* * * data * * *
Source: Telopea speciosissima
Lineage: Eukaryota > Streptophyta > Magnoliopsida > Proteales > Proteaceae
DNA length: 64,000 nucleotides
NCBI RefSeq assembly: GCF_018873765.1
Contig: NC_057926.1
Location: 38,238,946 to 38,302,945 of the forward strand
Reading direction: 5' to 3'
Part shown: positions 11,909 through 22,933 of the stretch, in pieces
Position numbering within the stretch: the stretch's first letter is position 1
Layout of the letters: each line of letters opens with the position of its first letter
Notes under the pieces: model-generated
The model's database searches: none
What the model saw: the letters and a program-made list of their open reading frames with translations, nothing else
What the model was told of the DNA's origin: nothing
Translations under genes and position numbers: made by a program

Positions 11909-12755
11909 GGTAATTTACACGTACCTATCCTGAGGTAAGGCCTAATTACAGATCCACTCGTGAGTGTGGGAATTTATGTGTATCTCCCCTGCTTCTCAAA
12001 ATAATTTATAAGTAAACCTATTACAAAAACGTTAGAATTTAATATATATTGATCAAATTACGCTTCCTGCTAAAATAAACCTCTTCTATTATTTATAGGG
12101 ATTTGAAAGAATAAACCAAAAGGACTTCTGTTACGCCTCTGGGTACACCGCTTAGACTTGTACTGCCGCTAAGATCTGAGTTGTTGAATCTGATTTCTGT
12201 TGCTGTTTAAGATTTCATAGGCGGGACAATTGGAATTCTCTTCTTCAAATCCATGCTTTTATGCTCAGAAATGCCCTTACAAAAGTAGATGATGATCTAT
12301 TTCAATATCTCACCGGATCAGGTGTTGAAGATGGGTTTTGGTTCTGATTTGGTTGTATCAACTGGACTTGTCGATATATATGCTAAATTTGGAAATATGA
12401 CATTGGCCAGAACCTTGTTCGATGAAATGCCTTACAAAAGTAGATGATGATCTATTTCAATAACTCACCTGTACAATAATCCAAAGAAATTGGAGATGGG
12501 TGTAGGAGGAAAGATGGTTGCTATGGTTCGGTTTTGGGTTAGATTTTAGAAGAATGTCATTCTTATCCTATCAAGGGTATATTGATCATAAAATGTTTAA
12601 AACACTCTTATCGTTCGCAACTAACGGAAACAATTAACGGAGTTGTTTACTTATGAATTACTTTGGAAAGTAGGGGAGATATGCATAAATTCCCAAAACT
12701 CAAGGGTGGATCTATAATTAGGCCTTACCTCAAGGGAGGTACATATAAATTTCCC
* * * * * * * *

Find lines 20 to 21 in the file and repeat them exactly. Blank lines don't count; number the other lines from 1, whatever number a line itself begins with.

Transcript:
12201 TGCTGTTTAAGATTTCATAGGCGGGACAATTGGAATTCTCTTCTTCAAATCCATGCTTTTATGCTCAGAAATGCCCTTACAAAAGTAGATGATGATCTAT
12301 TTCAATATCTCACCGGATCAGGTGTTGAAGATGGGTTTTGGTTCTGATTTGGTTGTATCAACTGGACTTGTCGATATATATGCTAAATTTGGAAATATGA